Can design for the third world be both entrepreneurial and altruistic?
Robin Chilton / d.light design
Stanford business professor Jim Patell believes that only by knowing your customers can you sell to them, or hope to help them, which is why he asks his students to spend spring break in a third world country doing hands-on market research, like hauling water barefoot through rice fields alongside an indigenous worker. The target customers a student is assigned to understand are people who need help and who are typically considered charity recipients, not paying clientele (such as impoverished farmers). “The idea,” writes Vince Beiser in Miller-McCune (May-June 2011), “is to harness capitalism to solve the problems of the world’s poorest.”
Patell’s course, Entrepreneurial Design for Extreme Affordability, eschews the altruistic projects and gadgetry that plague poor populations and leave people grumbling about the efficacy of charity. For example, the solar-powered ovens distributed by the Peace Corps that didn’t work for farmers who are up before dawn and come home after dark or who lived in regions with months-long rainy seasons. (Ultimately, most of them were used as planters.) Instead of donating limited-use products to people who don’t need them in the first place, Patell aims to sell something better and easier to use.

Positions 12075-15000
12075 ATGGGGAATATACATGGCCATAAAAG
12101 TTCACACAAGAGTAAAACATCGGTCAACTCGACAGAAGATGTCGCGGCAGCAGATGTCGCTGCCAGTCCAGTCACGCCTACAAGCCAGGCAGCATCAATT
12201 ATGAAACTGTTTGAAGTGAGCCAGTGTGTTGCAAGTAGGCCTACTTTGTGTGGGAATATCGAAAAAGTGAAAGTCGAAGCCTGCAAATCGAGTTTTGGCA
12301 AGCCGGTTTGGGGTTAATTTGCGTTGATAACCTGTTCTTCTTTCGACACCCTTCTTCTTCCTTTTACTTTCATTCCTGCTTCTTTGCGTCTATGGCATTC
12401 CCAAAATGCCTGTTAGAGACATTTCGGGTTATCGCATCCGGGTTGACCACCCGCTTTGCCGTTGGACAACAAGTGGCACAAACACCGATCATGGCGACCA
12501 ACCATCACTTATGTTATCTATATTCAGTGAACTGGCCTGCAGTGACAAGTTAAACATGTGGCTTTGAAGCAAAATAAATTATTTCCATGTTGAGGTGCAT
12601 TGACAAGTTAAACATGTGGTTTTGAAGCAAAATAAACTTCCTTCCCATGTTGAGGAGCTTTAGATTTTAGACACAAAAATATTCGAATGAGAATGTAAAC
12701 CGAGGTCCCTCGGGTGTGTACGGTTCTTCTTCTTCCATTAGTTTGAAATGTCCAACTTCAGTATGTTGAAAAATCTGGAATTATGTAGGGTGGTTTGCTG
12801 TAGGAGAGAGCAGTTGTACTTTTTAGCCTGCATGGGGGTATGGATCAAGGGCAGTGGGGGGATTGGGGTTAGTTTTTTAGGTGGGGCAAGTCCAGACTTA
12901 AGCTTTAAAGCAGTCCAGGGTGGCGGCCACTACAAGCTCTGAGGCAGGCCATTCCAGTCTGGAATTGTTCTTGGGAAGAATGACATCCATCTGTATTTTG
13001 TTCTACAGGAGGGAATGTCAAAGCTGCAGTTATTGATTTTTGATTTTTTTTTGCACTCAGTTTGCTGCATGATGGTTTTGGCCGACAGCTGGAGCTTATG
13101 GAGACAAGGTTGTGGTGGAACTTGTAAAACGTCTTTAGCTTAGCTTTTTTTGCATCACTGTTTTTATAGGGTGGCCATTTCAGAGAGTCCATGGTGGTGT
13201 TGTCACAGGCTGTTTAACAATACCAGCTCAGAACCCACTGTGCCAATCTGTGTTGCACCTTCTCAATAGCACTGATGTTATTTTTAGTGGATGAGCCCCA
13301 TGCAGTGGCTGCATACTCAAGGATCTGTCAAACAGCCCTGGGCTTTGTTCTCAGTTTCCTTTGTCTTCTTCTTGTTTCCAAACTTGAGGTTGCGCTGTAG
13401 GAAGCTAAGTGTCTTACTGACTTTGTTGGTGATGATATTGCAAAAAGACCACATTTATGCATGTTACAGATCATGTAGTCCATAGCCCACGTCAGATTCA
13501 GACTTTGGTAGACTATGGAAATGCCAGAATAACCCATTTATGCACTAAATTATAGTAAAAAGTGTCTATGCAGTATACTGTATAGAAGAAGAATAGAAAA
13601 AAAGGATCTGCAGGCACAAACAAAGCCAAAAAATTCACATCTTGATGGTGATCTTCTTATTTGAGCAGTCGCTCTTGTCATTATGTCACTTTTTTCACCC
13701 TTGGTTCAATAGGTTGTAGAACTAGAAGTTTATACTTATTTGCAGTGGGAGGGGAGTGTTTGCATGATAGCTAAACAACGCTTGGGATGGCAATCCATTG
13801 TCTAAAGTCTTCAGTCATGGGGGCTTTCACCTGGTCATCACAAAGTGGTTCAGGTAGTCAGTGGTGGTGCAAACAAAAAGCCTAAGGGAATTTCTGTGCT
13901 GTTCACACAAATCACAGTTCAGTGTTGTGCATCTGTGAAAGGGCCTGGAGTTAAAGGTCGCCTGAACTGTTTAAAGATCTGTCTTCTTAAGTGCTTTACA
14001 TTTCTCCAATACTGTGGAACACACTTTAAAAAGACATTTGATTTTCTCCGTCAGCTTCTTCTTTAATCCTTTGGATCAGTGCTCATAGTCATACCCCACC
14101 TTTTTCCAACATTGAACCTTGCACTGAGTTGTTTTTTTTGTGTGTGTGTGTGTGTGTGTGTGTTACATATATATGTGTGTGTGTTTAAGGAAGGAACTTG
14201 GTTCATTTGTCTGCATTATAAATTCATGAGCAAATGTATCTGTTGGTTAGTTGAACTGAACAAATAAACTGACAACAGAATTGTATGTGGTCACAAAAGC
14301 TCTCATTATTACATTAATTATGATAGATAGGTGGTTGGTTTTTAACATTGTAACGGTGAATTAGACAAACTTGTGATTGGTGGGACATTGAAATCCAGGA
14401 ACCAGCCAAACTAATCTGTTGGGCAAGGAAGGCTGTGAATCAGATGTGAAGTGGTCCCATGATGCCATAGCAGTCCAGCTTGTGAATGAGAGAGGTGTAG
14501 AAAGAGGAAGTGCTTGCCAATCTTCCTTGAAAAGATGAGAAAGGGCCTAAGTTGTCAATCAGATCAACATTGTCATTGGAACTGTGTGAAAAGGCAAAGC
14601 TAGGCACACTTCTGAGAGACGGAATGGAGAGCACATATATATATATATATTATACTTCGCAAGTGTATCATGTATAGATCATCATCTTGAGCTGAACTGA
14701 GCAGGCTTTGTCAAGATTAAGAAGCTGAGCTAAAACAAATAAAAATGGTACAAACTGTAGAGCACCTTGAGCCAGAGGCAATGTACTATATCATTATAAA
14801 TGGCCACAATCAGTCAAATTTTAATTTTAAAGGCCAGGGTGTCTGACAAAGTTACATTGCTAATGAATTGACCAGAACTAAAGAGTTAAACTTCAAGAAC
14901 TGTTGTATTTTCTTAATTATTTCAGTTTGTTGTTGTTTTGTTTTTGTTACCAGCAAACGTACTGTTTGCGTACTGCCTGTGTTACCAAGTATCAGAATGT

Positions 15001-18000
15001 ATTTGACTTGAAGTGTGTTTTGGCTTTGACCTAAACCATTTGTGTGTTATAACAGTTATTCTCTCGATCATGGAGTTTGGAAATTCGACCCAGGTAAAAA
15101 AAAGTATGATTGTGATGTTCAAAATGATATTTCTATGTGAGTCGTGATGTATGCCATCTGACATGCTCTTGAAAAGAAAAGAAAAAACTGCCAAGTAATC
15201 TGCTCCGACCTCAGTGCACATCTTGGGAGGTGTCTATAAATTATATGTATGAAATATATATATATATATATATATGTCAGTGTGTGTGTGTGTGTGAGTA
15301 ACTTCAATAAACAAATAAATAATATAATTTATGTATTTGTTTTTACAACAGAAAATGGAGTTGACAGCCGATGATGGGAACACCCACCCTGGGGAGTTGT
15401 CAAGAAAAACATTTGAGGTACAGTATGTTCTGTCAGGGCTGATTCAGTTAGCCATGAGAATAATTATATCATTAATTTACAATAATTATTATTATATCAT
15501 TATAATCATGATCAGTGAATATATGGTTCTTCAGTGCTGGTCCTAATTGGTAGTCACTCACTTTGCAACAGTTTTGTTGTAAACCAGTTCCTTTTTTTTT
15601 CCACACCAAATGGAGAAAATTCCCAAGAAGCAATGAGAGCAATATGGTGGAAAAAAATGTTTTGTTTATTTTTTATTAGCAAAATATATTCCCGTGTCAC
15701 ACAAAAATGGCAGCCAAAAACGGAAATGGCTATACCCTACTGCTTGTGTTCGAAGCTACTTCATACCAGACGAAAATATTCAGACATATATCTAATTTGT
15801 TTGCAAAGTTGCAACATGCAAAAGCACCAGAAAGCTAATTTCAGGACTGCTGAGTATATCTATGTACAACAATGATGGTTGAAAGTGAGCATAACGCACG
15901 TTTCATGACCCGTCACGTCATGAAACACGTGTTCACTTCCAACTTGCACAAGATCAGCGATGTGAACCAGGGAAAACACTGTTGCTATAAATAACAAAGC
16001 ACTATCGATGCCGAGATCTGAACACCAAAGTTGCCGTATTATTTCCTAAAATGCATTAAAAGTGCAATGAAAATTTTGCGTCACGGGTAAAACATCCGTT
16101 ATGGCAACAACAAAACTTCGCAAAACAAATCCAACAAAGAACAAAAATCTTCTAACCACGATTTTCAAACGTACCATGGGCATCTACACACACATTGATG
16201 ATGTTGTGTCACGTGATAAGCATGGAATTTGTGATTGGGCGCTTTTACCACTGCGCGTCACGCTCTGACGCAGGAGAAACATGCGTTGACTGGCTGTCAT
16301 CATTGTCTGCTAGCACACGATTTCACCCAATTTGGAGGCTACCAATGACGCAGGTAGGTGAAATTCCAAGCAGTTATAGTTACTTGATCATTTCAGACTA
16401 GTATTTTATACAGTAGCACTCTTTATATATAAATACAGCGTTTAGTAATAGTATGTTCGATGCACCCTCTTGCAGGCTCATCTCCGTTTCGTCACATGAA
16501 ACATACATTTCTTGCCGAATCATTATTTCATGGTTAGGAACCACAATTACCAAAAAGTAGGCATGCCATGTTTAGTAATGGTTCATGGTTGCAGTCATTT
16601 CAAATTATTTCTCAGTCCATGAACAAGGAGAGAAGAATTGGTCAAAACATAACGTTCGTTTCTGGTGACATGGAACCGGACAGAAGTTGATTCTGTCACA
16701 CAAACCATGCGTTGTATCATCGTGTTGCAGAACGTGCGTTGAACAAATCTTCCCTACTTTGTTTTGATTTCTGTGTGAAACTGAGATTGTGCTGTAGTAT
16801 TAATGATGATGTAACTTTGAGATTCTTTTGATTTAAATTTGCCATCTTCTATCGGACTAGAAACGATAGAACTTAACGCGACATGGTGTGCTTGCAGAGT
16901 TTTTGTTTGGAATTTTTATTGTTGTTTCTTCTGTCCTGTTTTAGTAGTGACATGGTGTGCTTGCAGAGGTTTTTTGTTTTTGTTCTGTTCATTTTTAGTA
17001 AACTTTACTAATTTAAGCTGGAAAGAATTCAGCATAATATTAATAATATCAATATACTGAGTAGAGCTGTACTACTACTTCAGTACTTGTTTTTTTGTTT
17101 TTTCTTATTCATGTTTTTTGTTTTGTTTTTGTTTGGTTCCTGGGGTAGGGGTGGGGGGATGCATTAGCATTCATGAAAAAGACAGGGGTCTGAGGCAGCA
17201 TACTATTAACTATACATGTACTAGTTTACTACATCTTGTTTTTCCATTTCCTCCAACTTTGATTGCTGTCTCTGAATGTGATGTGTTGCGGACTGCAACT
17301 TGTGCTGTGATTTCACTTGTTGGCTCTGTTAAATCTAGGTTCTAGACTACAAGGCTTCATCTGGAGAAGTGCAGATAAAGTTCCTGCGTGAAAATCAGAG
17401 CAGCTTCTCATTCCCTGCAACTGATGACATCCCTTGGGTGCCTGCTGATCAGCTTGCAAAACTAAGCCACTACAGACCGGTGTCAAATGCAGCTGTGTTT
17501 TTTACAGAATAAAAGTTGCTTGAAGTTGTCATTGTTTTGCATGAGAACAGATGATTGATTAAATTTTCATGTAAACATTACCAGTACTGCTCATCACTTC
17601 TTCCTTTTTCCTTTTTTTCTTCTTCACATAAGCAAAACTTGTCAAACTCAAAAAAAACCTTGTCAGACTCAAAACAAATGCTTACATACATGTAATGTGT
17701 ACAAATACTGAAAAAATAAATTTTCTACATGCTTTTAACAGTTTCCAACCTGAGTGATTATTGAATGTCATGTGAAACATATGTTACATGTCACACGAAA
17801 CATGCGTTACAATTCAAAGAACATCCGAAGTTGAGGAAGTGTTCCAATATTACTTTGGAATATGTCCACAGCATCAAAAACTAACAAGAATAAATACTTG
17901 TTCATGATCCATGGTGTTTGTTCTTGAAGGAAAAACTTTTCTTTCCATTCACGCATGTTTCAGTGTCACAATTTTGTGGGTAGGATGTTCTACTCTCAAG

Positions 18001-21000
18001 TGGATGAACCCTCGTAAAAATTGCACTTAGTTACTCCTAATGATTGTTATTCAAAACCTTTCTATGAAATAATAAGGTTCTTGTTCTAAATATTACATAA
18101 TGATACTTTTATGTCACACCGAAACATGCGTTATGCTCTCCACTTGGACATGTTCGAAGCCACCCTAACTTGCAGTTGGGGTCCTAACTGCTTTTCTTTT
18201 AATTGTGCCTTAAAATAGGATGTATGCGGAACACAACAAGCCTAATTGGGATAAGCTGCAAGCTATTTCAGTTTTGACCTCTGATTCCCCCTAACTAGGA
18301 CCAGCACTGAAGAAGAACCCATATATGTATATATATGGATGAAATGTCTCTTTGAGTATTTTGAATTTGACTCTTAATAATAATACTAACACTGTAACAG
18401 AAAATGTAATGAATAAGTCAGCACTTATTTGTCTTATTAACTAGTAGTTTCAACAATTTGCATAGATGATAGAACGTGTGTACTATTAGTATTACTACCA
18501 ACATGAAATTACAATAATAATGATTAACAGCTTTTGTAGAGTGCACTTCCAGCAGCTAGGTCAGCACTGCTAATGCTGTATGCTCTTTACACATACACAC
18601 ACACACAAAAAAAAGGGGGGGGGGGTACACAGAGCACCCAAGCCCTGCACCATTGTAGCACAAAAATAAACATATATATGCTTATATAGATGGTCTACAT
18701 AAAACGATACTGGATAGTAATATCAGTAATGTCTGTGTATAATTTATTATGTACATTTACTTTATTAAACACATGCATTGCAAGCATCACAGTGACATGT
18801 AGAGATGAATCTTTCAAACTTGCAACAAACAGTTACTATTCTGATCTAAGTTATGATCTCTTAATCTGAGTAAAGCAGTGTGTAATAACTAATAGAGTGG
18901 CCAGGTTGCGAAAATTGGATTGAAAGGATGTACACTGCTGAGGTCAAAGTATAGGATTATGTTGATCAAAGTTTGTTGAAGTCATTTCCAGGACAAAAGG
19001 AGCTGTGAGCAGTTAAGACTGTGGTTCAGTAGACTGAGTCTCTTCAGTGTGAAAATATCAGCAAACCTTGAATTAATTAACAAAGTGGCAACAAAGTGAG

To some, structuring a course around profiting from the impoverished is a morally suspect endeavor. But Patell argues that competition for profit gives entrepreneurs an incentive to figure out what customers want and need and to make something that truly works. “That means treating them as equals,” he says. “Charities don’t have to do that.”